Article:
Treating FHL: Why It's Essential For Orthotic Success
- Volume 15 - Issue 2 - February 2002
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Improved Outcomes Spark Boost In Referrals
“Recognizing Fhl has permitted an expansion of practice through successful treatment of postural complexes which, prior to Fhl identification, had fewer successful responses to therapy,” says Glenn A. Ocker, DPM, MS.
Dr. Ocker emphasizes that many patients who had previously unsuccessful orthotic therapy responded favorably when he identified Fhl and employed prescription orthotics with Kinetic Wedge therapy. This treatment has increased overall successful outcomes and often provides quicker response times to therapy, according to Dr. Ocker. As a result of the improved outcomes he has been able to achieve with Kinetic Wedge therapy, Dr. Ocker says he has seen an increase in referrals for lower extremity evaluations for spinal symptom complexes.
“It is my opinion now that there are few conditions which would not benefit from a timely plantarflexion of the first metatarsal and resultant midtarsal joint stabilization,” says Dr. Ocker.
Q: What has been your patients’ reaction to this treatment, particularly in those who have had a more standard approach to orthotic care?
A: One of Dr. Williams’ patients is a professional basketball player who had several failures with traditional orthotic therapy. All his orthotics posted him into varus.
“The problem was that in stance and during gait, he never, and I do mean never, put any weight under his first metatarsal head,” recalls Dr. Williams. “I use the F-scan system on certain patients for gait analysis. When I saw the pressure distribution for this patient, I was amazed. He had all of his weight lateral. He never put any weight under the first met.”
When Dr. Williams made the basketball player a temporary orthotic and used a first ray cutout, the patient immediately walked better and he finally had pressure under the first metahead. He valgus posted the patient an extra four degrees and adjusted for his LLD. “He’s been playing great all year,” says Dr. Williams.
Dr. Ocker says his patients are often “remarkably impressed” that one practitioner’s orthotics offer such a dramatic improvement over another’s orthotics.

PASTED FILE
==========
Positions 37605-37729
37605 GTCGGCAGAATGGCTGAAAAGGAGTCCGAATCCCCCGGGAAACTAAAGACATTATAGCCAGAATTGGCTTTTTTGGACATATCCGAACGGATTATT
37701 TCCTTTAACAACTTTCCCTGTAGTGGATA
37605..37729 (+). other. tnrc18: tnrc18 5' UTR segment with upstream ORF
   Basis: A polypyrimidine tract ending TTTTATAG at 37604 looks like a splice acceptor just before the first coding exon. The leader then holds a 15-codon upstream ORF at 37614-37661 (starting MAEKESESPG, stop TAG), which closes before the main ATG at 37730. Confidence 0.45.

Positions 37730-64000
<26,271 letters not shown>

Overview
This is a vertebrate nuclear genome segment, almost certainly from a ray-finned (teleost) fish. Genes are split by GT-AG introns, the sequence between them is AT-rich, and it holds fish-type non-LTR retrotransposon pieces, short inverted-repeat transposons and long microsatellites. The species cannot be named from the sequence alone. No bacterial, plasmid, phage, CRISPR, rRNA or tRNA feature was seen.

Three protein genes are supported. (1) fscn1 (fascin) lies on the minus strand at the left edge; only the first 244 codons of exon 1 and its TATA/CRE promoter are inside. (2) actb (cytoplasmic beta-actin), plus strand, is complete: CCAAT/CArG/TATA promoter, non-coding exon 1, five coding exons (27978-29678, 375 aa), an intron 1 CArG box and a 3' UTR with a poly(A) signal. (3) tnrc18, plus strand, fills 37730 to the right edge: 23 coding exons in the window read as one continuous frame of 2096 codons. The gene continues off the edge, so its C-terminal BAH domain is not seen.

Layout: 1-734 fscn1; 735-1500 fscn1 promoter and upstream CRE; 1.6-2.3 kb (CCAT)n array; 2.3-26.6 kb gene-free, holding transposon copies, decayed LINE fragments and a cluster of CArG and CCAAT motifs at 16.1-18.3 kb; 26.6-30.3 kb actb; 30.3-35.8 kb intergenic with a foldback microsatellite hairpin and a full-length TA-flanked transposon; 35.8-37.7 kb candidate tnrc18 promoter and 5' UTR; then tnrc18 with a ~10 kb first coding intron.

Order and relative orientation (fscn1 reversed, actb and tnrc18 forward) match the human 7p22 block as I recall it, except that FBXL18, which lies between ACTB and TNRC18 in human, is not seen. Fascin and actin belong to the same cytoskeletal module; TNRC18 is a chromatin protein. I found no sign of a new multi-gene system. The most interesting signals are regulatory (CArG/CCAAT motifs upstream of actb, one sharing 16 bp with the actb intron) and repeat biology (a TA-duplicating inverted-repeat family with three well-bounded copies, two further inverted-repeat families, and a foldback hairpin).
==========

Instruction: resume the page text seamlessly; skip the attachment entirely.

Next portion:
“This has proved most startling and informative,” says Curryer. “Patients who have had orthotics from myself or others based on ‘Rootian’ principals or just arch supports tend to notice and comment on a sensation that their feet feel ‘free.’ They do not feel confined and almost always feel a positive postural benefit.”
A number of patients have come to Curryer’s office with foot orthoses from other providers that have not resolved their symptoms or have created other problems. Invariably, he has added an Fhl accommodation and a lateral forefoot wedge to the existing device. Six weeks later, these patients have shown marked improvement in symptoms and orthoses wear patterns, according to Curryer.
Given these successes, Curryer has also changed non-responsive fifth MTPJ diabetic ulcer patients to this approach as opposed to using a conventional arch support, varus-posted device. These lesions, which historically were difficult to maintain, healed, resolved quickly and remained healed when Curryer applied SPF principles to their foot orthoses.
Be Aware of These Post-Therapy Outcomes
Generally, you may find that patients notice some initial strain in their hip flexors, possibly due to the orthoses requiring the leg to extend fully in gait. Patients often experience some lower back stiffness initially but it resolves well with physiotherapy and a few weeks time, points out Curryer. Dorsal first MTPJ pain is rare, but if it does occur, Curryer says you can resolve the problem via manipulation and, if necessary, a local steroid injection.
On many occasions, Curryer’s patients with foot or leg symptoms will return to him, saying they have noticed a decrease in previous back, neck or other postural complaints that they did not mention upon their initial visits to him. He says he did not notice this consistent patient response when he utilized conventional biomechanical approaches.